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time of Plutarcb, "in the street leading to the gate at the heroum of Chalcodon, then called the Peiraic gate'." The Athenians were then turned by the enemy, and retreated as far as the Eumenides (at the north-eastern extremity of the Areiopagus2); but here receiving a reinforcement from the Palladium, Ardettus, and Lyceium 3; that is to say, from the north-eastward, the right of the Amazones was again defeated, and they were forced to retreat to their camp. It seems clear, therefore, that the Peiraic gate was beyond the Pnyx, in proceeding from the Museium,—the Athenians having on that occasion been the assailants, and victorious. In their subsequent retreat, they were driven almost to the walls of their fortress; but when joined by the reinforcement, which marched by the northern side of that height, they again resumed the offensive, once more overcame the right wing of the Amazones*, and obliged the whole body to retire to their camp, which we may suppose to have been situated beyond the site of the Asty, in some part of the plain.
1 Ttp\ riiv w\aruav Tqv tpipnvtrav tnl rat jruXac wapa To XaXicwCovrot fipfov, dc vvv IWipcuKac ovofidZovai.—Plut. Thes. 27.
2 Pausan. Att. 28, 6. See above, p. 160.
'The Lyceium we have seen was on the outside of Diocharis, or the eastern gate. Ardettus was near the Panathenaic Stadium. Harpoc. in 'Ap&jmic.
4 It has been supposed by Reiske (Plutarch. Op. I. p. 789), and by others, that the second tiztov in Plutarch is an error of the text for iviiw^iov; that is to say, that the Athenians, when reinforced, attacked the left of the Amazones, towards which their retreat had brought them: but the alteration is not necessary, nor is it of any great importance to the topographical question.
The heroum of Chalcodon, at the Peiraic gate', seems to accord with the sepulchral monument at the gate by which Pausanias enters Athens, and which he describes as bearing the figures of a horse and man, the work of Praxiteles2. If we may judge by numerous monuments of later times, inscribed with the title Jjpo>c, and bearing similar figures in relief, these were common accompaniments of heroic monuments. This apparent coincidence, therefore, favours the opinion, that Pausanias commences his description of the city at the Peiraic gate.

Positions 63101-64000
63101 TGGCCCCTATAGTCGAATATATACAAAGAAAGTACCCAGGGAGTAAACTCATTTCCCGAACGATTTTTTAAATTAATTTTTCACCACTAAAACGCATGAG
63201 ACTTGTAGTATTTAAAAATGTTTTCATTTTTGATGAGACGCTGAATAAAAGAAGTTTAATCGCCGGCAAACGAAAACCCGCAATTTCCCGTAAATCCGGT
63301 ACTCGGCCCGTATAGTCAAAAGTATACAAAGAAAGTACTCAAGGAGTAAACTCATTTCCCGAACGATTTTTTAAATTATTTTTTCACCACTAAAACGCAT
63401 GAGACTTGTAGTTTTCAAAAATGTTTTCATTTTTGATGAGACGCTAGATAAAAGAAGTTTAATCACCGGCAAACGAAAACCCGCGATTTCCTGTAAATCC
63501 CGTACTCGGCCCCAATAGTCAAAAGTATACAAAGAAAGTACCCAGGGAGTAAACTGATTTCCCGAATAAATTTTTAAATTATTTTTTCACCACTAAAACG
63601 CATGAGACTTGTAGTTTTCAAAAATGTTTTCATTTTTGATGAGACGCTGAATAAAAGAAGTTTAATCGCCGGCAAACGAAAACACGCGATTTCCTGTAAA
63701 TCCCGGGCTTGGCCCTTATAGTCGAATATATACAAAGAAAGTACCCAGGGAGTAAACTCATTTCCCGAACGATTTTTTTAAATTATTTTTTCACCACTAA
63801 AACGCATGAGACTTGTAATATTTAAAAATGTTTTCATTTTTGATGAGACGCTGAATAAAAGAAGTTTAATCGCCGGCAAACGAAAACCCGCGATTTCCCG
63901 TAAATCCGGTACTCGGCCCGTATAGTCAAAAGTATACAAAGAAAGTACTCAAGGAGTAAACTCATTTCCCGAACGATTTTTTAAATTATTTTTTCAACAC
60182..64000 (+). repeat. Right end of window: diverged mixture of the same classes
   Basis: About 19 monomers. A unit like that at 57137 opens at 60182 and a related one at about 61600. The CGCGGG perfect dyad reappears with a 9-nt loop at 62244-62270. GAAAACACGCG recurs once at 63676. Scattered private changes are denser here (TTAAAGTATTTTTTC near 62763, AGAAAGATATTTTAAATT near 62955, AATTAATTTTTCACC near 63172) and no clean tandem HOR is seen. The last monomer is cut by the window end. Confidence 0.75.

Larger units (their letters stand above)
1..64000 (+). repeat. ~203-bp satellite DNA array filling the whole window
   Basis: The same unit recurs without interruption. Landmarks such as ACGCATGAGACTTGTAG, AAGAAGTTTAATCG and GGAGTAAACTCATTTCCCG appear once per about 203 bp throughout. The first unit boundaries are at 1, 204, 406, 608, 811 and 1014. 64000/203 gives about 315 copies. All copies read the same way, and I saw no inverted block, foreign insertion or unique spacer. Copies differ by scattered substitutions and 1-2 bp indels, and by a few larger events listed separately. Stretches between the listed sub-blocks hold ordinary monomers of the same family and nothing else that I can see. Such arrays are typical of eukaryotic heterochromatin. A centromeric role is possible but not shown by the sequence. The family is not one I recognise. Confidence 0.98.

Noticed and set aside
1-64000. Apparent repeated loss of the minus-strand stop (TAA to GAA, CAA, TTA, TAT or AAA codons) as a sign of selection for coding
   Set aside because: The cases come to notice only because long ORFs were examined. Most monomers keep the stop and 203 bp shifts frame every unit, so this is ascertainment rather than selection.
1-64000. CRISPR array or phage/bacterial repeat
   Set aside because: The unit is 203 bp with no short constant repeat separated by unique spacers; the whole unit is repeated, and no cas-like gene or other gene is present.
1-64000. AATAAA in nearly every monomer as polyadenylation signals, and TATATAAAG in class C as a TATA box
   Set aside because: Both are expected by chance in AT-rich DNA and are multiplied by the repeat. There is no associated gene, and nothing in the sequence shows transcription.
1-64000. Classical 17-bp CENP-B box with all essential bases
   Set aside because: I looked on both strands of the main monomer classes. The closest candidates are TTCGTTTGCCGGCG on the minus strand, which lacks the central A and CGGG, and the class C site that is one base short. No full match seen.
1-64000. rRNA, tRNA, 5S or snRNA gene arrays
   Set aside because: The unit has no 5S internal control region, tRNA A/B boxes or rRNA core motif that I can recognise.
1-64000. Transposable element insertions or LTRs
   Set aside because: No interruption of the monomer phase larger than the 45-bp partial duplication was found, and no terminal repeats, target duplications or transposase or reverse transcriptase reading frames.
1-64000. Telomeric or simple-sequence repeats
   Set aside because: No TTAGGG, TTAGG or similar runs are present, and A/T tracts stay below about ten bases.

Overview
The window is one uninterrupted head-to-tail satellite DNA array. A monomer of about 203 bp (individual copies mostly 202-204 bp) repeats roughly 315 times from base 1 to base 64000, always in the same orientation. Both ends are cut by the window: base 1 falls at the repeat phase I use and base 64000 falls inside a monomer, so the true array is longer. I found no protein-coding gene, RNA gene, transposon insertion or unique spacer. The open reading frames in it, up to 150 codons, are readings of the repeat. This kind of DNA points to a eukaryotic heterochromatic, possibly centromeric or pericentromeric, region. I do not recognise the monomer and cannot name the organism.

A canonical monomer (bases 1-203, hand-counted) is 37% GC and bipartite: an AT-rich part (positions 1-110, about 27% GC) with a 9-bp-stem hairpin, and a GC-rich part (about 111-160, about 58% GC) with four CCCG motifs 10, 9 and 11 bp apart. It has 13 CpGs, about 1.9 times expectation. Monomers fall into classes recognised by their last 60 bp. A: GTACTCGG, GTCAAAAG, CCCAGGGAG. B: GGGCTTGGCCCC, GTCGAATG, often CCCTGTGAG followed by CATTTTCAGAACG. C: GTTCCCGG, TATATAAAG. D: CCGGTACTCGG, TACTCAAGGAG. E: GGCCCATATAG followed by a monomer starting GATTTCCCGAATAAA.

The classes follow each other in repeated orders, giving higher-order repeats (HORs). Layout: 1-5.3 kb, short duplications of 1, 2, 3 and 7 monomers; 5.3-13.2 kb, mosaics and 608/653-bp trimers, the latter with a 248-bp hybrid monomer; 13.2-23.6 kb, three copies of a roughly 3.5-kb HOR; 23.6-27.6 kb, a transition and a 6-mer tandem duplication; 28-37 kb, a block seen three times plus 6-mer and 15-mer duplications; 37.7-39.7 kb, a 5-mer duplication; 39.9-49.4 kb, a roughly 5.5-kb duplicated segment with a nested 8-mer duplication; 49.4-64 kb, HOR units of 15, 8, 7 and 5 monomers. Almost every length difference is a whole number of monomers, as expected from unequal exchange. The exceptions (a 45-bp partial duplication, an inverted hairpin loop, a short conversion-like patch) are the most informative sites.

Plato and Xenophon afford reasons for believing, that even during the existence of the Longo-mural inclosure, the ordinary route from the Peiraeeus to Athens passed to the northward of it. The former alludes to a person ascending from the Peiraeeus to Athens, under the northern wall'; and Xenophon states, that the Peiraeeus was approached by a carriage
1 Chalcodon was the father of one of the wives of yEgeus. Athen. 13, 1 (4). Sehol. Eurip. Med. 671.
'Pausanias asserts (Att. 2, 3), that he was ignorant for whom the statue of the warrior was intended: but, as the Athenians had doubtless a name for it, this ignorance of Pausanias was affected, either because he did not agree with the tiijyijrat on this point, or because the statue had been inscribed with some modern name.
8 Aeovrwc 6 'AyXaiuvOQ avuav Ik I If tuaitig iiiro To (iopuov rii\oc Iktuq. De Republ. 4, 14. There was probably a succession of sepulchral monuments on the outside of the northern wall, as in all other parts of the suburbs of Athens. Pausanias notices those of Menander and Euripides in the way from Peiraeeus to Athens (Attic. 2, 2. See above, p. 108); that of the Augur of Thrasybulus appears to have been in the same route at the ford of the Cephissus (Xenoph. Hellen. 2, 4, § 19), and the epitaph on the tomb of Euphorion, which describes that monument as having been
road, along which the troops of the Thirty marched ', when they proceeded from the city, against Thrasybulus, in the Peiraeeus.